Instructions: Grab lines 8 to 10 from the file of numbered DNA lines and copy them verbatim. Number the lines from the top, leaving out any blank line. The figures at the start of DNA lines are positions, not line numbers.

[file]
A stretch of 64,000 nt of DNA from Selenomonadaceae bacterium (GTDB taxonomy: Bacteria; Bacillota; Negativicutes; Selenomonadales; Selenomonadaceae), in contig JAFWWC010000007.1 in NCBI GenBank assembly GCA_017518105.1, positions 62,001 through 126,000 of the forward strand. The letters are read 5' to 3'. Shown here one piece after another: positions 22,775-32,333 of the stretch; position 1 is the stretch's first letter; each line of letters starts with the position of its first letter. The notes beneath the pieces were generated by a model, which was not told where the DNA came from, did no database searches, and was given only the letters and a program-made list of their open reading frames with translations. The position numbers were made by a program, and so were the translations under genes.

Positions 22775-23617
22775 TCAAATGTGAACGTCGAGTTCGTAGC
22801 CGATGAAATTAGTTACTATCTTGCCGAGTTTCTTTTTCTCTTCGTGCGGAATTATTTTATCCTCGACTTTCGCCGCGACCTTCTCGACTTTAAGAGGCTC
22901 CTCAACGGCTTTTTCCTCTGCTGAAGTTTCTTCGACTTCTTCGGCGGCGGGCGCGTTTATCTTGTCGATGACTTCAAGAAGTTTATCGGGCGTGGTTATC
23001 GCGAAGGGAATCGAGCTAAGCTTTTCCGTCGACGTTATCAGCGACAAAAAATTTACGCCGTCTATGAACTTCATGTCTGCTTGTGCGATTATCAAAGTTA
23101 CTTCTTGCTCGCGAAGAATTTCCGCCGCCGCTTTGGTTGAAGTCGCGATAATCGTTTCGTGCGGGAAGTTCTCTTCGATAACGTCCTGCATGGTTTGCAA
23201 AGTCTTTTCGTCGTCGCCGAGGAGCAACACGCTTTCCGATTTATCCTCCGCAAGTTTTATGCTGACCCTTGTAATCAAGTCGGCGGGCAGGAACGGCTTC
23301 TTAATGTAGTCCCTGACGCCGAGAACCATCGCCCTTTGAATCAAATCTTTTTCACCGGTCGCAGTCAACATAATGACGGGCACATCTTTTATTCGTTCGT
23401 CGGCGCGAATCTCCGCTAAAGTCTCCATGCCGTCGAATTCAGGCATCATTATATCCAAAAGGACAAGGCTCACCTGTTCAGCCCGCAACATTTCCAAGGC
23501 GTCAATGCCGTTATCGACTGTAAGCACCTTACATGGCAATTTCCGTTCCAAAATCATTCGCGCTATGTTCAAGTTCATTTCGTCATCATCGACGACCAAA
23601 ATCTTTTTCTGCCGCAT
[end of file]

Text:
23201 AGTCTTTTCGTCGTCGCCGAGGAGCAACACGCTTTCCGATTTATCCTCCGCAAGTTTTATGCTGACCCTTGTAATCAAGTCGGCGGGCAGGAACGGCTTC
23301 TTAATGTAGTCCCTGACGCCGAGAACCATCGCCCTTTGAATCAAATCTTTTTCACCGGTCGCAGTCAACATAATGACGGGCACATCTTTTATTCGTTCGT
23401 CGGCGCGAATCTCCGCTAAAGTCTCCATGCCGTCGAATTCAGGCATCATTATATCCAAAAGGACAAGGCTCACCTGTTCAGCCCGCAACATTTCCAAGGC